Thanks to technology that matches local charities with people willing to lend a hand, volunteers in McKinney can sign up to help their favorite cause. It’s as easy as scanning the computer and clicking a mouse.

The spark of invention that led to McKinney charities using a new Internet platform called Meet the Need started 10 years ago in Atlanta with a man named Jim Morgan. He went to his church to ask how he could make a difference in the community, saying he wanted to volunteer outside the church walls. “The sad truth was, at that time, they had no answers for me,” he says.

With an extensive business background, Morgan thought that “if people can shop online for something to buy, why can’t they shop online for something they want to give away, or a place to serve?”

That was the inspiration for Meet the Need, an Internet-based solution helping churches and non-profits find volunteers they need and letting people “shop” for volunteer opportunities.

Since its rollout last year, Meet the Need has been expanding to communities throughout the country.

Meeting the Need in McKinney

In McKinney, local volunteer site uses the power of Meet the Need’s technology to “engage, equip and empower” volunteers by providing them with a searchable database of local needs. 

Rafe Wright, Executive Pastor of Missional Life at Christ Fellowship Church in McKinney, is on the 3e McKinney Board of Directors and compared using Meet the Need to shopping at

“With a few clicks of a mouse, you can see every opportunity,” Wright says. “You can search by day, time, location and repetition. If someone is sick at the hospital, Meet the Need can be used to serve that person at specific times and days. It can also be used to let people know that someone needs a bed or a couch or a ride to the doctor.”

Wright says it’s challenging to connect the proper number of volunteers to the numerous needs of the community. “Churches have a limited capacity to join the vast array of needs with those willing to serve,” he says. “Meet the Need helps to bridge that gap.”

Beyond Meet the Need, many other resources are available on the Internet to search for opportunities to volunteer in McKinney and surrounding areas.

Volunteer Opportunities Abound Online

If you love animals and enjoy the beauty of the outdoors, McKinney’s Heard Natural Science Museum & Wildlife Sanctuary has many volunteer opportunities throughout the year. There are a number of ways to get involved, according to Beverly Halperin, Volunteer Coordinator for the Heard.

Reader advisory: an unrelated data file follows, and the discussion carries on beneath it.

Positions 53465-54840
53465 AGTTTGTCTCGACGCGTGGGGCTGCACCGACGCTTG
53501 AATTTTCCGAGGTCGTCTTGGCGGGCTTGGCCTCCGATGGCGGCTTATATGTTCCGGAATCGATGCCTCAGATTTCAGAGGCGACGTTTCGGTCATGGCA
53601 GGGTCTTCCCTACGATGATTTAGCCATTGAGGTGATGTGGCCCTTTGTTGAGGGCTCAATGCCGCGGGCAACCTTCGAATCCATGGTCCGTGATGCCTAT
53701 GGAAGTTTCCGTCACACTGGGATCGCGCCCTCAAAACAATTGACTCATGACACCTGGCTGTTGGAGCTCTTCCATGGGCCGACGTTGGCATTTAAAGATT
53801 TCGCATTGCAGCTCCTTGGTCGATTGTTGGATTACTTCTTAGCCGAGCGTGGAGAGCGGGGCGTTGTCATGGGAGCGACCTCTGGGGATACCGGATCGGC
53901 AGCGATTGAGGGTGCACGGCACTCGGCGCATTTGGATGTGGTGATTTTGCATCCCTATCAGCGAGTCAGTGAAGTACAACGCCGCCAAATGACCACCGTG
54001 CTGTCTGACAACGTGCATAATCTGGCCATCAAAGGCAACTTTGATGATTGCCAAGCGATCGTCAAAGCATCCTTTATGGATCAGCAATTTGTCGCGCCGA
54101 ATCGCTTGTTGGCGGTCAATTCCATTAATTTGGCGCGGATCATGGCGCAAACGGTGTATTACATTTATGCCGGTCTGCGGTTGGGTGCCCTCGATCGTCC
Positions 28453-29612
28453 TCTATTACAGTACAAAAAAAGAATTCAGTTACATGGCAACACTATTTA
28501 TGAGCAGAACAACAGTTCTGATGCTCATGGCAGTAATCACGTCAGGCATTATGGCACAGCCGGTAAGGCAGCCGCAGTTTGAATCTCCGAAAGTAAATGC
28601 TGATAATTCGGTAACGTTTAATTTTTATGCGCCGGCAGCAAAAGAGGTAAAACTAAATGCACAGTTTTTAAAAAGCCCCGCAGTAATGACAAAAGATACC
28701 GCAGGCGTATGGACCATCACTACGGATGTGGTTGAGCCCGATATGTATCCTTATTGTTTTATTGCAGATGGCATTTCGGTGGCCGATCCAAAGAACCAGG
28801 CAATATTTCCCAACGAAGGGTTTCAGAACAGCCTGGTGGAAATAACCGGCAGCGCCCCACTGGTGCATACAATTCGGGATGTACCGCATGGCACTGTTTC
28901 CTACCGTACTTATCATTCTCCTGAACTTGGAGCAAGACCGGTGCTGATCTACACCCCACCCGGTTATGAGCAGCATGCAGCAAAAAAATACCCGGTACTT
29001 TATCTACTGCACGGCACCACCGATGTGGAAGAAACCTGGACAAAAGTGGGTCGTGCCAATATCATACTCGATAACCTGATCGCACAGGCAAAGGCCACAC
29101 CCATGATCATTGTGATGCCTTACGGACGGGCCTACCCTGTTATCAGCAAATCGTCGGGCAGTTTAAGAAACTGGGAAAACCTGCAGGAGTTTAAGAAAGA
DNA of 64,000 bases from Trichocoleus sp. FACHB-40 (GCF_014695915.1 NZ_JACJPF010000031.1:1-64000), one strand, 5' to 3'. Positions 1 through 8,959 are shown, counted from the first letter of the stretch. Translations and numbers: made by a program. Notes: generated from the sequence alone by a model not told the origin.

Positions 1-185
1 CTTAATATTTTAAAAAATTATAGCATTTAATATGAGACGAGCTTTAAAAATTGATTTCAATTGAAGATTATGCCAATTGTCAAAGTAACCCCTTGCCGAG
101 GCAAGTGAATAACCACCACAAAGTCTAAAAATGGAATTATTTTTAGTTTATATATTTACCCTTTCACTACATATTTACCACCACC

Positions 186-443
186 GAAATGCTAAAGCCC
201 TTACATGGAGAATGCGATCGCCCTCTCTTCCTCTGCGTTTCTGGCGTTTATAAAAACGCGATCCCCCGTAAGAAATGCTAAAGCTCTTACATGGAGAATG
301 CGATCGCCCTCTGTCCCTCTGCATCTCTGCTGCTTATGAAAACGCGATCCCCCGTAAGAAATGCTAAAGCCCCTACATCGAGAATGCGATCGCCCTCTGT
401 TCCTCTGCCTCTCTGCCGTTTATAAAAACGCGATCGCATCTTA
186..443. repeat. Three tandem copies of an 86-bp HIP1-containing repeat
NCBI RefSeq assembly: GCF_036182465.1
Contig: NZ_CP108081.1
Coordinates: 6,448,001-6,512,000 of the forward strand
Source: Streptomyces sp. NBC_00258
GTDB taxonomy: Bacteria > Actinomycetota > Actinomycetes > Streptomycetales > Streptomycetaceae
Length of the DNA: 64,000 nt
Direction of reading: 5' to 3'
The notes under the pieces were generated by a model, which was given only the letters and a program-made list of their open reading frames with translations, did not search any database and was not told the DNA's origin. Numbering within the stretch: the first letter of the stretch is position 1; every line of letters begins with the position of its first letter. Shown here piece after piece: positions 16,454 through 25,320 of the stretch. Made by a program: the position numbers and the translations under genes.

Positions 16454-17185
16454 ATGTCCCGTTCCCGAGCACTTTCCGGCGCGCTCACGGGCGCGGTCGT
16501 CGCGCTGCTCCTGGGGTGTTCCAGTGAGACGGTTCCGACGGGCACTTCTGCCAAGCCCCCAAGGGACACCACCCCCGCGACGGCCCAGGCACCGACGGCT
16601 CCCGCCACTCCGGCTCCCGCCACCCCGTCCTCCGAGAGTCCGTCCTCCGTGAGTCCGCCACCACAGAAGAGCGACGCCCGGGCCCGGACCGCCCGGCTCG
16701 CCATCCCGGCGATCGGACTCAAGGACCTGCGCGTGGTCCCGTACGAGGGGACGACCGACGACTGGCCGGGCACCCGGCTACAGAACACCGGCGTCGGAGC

“The Heard Museum relies on different websites to help recruit volunteers and publicize our volunteer needs,” Halperin says. “Obviously, we feature volunteer opportunities on our own site, but we also advertise for volunteers at and We utilize both for ongoing opportunities, such as animal care and trail guides.” 

Michele Dudas, Natural Sciences/Living Collections Curator for the Heard, says using the web to find volunteers has resulted in a more diverse pool of helpers.

“Before the Internet, volunteers in my department were primarily home-school families, or parents and children volunteering together. Now, I see more adults volunteering by themselves, because they love animals and believe strongly in volunteerism,” Dudas says. 

The Volunteer McKinney site provides a searchable menu and allows volunteers to discover ways to help the community by keyword, issue, interest and zip code. 

Sponsored by the City of McKinney, Volunteer McKinney offers volunteers a chance to “meet new challenges, solve problems, shares a new perspective and most of all touch a life while making a real difference in the community.”

At press time, there were a wide range of volunteer opportunities available, from Spanish-language translators, to nurses, to helping with a food pantry drive, and even caring for goats. 

Hope’s Door, a domestic abuse shelter and counseling center in Plano, also relies on to find volunteers. 

Volunteer Clearinghouses

According to Kelly Vaughan, Director of Development for Hope’s Door, “We find that most of the volunteers who come to us online come from third-party websites like and Those are both great clearinghouses for volunteer opportunities and a strong point of entry for us. If someone comes to us through our website, it is usually because we met them out in the community or they have a specific interest in domestic violence.” 

Jill Rix, Coordinator of Volunteer Services for The Samaritan Inn in McKinney, says the Internet “helps individuals decide where they would get the most out of their volunteering by informing them of the organization’s mission.”

Their marketing manager, Michael Murtha, notes that the Inn’s website provides volunteers with all the information they need to decide to volunteer there, including a schedule of upcoming meetings to learn more about the Inn. 

“As far as the volunteers themselves,” Murtha says, “I have witnessed them in action and am very impressed with their dedication and commitment. It is an understatement to say that their work for us is greatly appreciated.” 

If you are looking to donate your time and talents, the websites listed here provide an excellent starting point. As Beverly Halperin of the Heard Museum notes, “The world is hugged by the faithful arms of volunteers.” Take it from a volunteer: A hug is a great thing to give or to get. 


About the author: Steve Burrell is a local freelance writer and volunteer at the Heard Natural Science Museum & Wildlife Sanctuary, where he may be seen in an animal cage most Saturday mornings.